Brooklynites sue Landmarks over “devastating” 265-foot project

Residents of 529-foot tower allege commission was improperly swayed by public benefits

Gotham Organization CEO David L. Picket and renderings of the (Photos via Gotham; FXCollaborative)
Gotham Organization CEO David L. Picket and a rendering of 130 St. Felix Street, to the right of the taller One Hanson Place (Photos via Gotham; FXCollaborative)

Did bodysnatchers visit the city’s Landmarks Preservation Commission this summer? Maybe so, a Brooklyn neighborhood association alleges in a lawsuit.

Preserve BAM’s Historic District, a group of residents of the Brooklyn Academy of Music Historic District, sued in New York State Supreme Court to overturn the commission’s approval of a 265-foot building that the Gotham Organization seeks to build at 130 St. Felix Street.

The group — mostly residents of One Hanson Place, the condo within the 529-foot-high Williamsburgh Savings Bank Building — alleges that the landmarks agency shirked its duty to disapprove the building, which it characterizes as “devastating” to the historic district.

Instead, the lawsuit alleges, the commission prioritized the community benefits the project promises, including 36 affordable apartments and the expansion of the Brooklyn Music School. This violates the purpose of the commission, which is to protect historic structures, the suit says.

“Too many indications cast doubt that the system worked here, and suggest that it may be susceptible to undue influence in other instances,” the suit reads, calling out specifically “the susceptibility of the commissioners to a temptation to support solutions that will promote the general public welfare, such as by aiding music schools and low cost housing.”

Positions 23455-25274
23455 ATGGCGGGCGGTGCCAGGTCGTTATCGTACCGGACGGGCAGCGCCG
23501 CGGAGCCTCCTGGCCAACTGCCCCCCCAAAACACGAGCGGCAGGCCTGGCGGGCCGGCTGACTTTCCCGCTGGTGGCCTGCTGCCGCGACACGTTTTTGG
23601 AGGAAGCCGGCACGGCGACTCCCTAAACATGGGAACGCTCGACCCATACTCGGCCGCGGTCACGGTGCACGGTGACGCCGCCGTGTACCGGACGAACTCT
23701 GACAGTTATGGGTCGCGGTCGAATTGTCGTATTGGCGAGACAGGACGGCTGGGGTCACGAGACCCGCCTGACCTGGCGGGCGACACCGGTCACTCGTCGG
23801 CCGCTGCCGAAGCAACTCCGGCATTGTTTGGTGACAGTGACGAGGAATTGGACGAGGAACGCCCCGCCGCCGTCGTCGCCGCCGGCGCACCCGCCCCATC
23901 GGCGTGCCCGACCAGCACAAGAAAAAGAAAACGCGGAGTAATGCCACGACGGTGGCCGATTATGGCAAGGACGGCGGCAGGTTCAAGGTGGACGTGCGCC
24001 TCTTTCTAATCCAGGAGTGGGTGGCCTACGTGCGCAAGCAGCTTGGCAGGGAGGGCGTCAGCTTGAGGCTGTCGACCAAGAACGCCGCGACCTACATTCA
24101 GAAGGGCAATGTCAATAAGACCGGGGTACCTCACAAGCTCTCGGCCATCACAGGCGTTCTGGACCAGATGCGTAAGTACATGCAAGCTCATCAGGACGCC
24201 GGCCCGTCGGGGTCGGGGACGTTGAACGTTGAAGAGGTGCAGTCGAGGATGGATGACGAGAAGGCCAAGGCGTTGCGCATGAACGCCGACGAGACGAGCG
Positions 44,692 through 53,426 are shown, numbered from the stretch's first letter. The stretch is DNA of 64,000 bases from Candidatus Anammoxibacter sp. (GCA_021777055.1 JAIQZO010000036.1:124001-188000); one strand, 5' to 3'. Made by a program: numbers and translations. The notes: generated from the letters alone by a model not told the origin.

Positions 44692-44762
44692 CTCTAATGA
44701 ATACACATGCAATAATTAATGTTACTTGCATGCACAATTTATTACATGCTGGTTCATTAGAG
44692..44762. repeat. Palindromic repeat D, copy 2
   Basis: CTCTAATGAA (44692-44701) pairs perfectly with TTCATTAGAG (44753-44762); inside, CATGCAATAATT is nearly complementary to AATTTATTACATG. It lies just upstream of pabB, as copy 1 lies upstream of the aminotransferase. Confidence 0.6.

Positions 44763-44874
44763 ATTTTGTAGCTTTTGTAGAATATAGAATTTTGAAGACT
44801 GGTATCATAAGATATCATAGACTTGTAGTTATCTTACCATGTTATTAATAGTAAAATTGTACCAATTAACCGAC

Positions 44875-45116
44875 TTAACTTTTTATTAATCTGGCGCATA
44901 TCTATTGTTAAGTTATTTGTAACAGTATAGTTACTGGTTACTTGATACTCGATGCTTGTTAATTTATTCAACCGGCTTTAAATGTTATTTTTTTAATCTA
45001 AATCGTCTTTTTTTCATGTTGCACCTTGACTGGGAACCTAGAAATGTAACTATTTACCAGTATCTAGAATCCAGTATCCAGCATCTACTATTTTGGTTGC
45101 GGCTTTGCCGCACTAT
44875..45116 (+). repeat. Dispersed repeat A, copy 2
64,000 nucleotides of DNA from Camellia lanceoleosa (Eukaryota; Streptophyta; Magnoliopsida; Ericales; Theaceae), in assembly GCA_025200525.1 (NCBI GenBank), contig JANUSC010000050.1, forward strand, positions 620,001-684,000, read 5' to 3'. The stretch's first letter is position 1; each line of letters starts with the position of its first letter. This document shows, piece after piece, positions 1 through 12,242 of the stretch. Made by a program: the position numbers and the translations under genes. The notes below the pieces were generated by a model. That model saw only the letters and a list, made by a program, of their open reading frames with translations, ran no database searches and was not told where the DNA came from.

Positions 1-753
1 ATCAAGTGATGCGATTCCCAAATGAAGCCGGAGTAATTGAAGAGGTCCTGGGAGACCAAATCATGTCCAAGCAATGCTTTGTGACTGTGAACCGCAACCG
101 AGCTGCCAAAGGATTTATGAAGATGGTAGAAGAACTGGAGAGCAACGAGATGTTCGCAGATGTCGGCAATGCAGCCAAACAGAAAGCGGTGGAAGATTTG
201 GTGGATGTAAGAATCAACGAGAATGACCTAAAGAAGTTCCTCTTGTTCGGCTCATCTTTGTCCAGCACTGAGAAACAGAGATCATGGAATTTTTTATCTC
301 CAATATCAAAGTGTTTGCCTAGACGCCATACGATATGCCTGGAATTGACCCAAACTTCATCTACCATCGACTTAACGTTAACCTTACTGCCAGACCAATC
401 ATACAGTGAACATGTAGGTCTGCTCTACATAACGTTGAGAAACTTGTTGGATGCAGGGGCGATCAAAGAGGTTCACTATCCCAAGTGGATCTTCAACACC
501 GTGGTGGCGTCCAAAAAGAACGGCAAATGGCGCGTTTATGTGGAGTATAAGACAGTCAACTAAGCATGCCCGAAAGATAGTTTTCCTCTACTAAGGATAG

Additionally, the group speculates the project was approved under pressure from or in exchange for favors from the de Blasio administration, though the suit admits that this is “not known.”

The Gotham Organization declined to comment. The Landmarks Preservation Commission could not immediately be reached.

The neighborhood group’s objections stem from two commission meetings over the summer. At the first, on June 23, commissioners blasted Gotham for its proposed 23-story, 151,000-square-foot building, saying it failed “the most basic test of appropriateness” and did not fit the scale of the neighborhood.

During the hearing, the landmarks agency’s general counsel stated that commissioners should not consider the community benefits, and that “the only proper issues to consider concerned such architectural and aesthetic issues as height, positioning of bulk, colors and materials, etc.”

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The developer was given a chance to resubmit its application.

Gotham returned six weeks later with a new plan, which chopped 20 feet off the tower and reduced the massing on its St. Felix Street side, shifting much of it to Ashland Place. The commission approved the proposal almost unanimously.

The plaintiffs argue that the developer’s “modest” concessions did not merit approval, and speculate that the commissioners were swayed by “political and social issues.”

“Although the rationale for acceptance was not cogently expressed, it appeared — by dint of eliminating other possible explanations — that the desire to provide more space to the Music School and to facilitate some ‘affordable’ housing had won out and become the deciding factor,” the complaint reads.

The group’s motivation may go beyond preserving neighborhood character: The complaint acknowledges that many project opponents wish to preserve views from their condos in One Hanson Place, which until a few years ago had been the tallest building in Brooklyn for decades.

The structure would also replace a parking lot next to the bank building, which, the suit notes, residents of the condo use. “Continuation of that use might be deemed most appropriate, at least by some,” it reads.

Preservation of parking lots is not part of the Landmarks Preservation Commission’s mission, however.

The project has not yet received broader approval from the city; if Landmarks’ approval is not overturned, it will still need to go through the uniform land use review procedure.